rf.png The radical developers behind Radical Fishing, Vlambeer, held a session as part of GDC's Indie Game Summit to share their thoughts on the topic of game cloning.

In July of last year, a rip off of their yet to be released game Radical Fishing was released onto the iOS app store, which dropped them into the wider discussion of the topic of cloning.

They say:

"The discussion is kind of dead, even though lots of words are said. The way we look at it, game design is a series of problems and the solutions to those problems. Clones don't care about the problems of design, they just take someone else's solutions. They don't look at the problems, because they don't care about them. Cloning hurts the industry, and the discussion on clones has completely stalemated. There are a few arguments that get repeated over and over.

"Some people say that simple games are bound to be clones. We say fuck that. We make minimalist games, we will make what we want. We won't let the threat of people cloning our game change the games we make."

"Some say software patents would ruin the industry. This is sort of a scare tactic. People say "What if in the days of super mario, someone had patented jumping". We don't want people fighting over patents in our industry. This has nothing to do with clones, this is a differnt discussion.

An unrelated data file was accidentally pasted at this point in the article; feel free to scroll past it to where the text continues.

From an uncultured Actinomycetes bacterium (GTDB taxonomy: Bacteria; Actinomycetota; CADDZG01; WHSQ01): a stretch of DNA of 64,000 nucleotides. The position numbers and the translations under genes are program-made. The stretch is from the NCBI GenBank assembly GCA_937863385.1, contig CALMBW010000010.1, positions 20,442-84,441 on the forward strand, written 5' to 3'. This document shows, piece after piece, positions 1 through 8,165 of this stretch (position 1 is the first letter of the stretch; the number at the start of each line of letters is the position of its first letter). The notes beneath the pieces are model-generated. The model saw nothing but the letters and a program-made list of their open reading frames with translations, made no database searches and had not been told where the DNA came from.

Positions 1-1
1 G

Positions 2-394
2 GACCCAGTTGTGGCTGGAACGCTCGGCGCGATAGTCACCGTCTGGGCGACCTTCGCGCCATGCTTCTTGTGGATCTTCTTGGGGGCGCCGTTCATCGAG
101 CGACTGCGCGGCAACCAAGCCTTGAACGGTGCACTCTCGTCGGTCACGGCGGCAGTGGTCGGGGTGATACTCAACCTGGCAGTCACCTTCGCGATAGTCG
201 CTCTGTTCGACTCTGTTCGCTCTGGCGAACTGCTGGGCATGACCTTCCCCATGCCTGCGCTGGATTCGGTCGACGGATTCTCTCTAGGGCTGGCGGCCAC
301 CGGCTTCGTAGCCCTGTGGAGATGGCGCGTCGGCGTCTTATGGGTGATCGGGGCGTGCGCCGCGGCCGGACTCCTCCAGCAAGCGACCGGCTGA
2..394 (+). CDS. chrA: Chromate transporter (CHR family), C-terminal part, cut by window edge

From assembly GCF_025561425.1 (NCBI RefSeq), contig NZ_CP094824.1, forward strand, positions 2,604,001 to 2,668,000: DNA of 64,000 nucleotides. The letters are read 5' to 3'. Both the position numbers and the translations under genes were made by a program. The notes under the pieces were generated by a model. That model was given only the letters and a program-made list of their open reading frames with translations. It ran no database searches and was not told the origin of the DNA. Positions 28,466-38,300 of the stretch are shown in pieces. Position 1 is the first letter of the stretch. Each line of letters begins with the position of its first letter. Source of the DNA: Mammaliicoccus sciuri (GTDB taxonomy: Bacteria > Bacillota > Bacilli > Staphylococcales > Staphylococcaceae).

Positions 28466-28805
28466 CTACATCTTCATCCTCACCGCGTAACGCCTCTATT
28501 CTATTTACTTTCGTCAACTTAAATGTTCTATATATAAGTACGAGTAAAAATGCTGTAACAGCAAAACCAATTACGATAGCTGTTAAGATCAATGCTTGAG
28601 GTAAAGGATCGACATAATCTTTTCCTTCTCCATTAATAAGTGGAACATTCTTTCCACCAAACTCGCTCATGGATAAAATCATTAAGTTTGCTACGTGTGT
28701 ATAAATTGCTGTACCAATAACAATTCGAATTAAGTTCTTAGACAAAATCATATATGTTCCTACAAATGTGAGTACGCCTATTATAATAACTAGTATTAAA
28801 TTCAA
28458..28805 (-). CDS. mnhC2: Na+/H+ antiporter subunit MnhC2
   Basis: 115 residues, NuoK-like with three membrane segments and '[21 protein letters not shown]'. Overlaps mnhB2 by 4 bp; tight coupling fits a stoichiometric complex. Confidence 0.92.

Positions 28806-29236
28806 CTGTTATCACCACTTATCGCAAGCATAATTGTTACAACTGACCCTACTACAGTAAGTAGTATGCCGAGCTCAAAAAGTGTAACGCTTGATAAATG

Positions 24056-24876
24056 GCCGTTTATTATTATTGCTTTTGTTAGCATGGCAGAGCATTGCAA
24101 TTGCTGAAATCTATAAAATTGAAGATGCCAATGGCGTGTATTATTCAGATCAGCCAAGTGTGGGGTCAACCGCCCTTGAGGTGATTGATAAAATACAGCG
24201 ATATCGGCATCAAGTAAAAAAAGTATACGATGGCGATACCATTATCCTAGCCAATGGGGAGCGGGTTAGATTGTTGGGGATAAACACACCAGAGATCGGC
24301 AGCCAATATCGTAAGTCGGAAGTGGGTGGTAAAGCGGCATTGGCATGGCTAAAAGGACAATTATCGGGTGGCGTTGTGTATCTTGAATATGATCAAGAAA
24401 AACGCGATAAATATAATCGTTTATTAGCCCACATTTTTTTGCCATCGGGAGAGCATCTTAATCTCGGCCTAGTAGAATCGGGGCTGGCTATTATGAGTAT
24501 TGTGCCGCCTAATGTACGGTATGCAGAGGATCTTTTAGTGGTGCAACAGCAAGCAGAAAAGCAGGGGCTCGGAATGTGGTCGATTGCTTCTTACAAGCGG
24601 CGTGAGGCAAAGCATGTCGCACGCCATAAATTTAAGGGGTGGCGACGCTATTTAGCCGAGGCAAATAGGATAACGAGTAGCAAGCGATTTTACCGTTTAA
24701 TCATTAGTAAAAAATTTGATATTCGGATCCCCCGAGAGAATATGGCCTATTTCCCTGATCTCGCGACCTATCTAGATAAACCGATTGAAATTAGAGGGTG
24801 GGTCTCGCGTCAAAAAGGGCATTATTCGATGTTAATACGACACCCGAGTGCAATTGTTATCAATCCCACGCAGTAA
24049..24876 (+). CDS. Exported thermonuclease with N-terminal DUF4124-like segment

"Some say clones are free marketing. No. Clones are horrible marketing, it's really hard to handle being without looking like the bad guy. Handling that stuff has taken more time than any game that we've made. It will cause backlash If you say something people will get made. You have to defend yourself for defending your game. People have accused us of cloning Ninja FIshing"

Some people sale clones don't hurt the industry. Cloning stagnates the industry. If there are only clones, nothing new is going to happen. We're losing a lot of good people. A lot of talented artists, programmers, designers are making clones. If you keep cloning, there's a loss of diversity in games. People who don't understand game design are making games".

After having a good old moan about some of the problems created by cloning, they went on to suggest some ways to combat the negative impacts of game cloning.

"We should't attack cloning. We shouldn't try to take down clones. We should approach it from a contructive perspective."

"We should improve game literacy, and build a foundation for creativity. We should offer insight into the game design process, talk about design in depth."

"We should protect open development. The logical response to this is keep your cards close to your chest, so that no one rips it off. But we should show people that making our game is something we struggled with for months"

Interesting stuff. We've got an interview coming up soon with Vlambeer on the topic of cloning, where they share about the emotional impact that having their game cloned had on them.

Head to the Vlambeer website to check out their many fantastic games.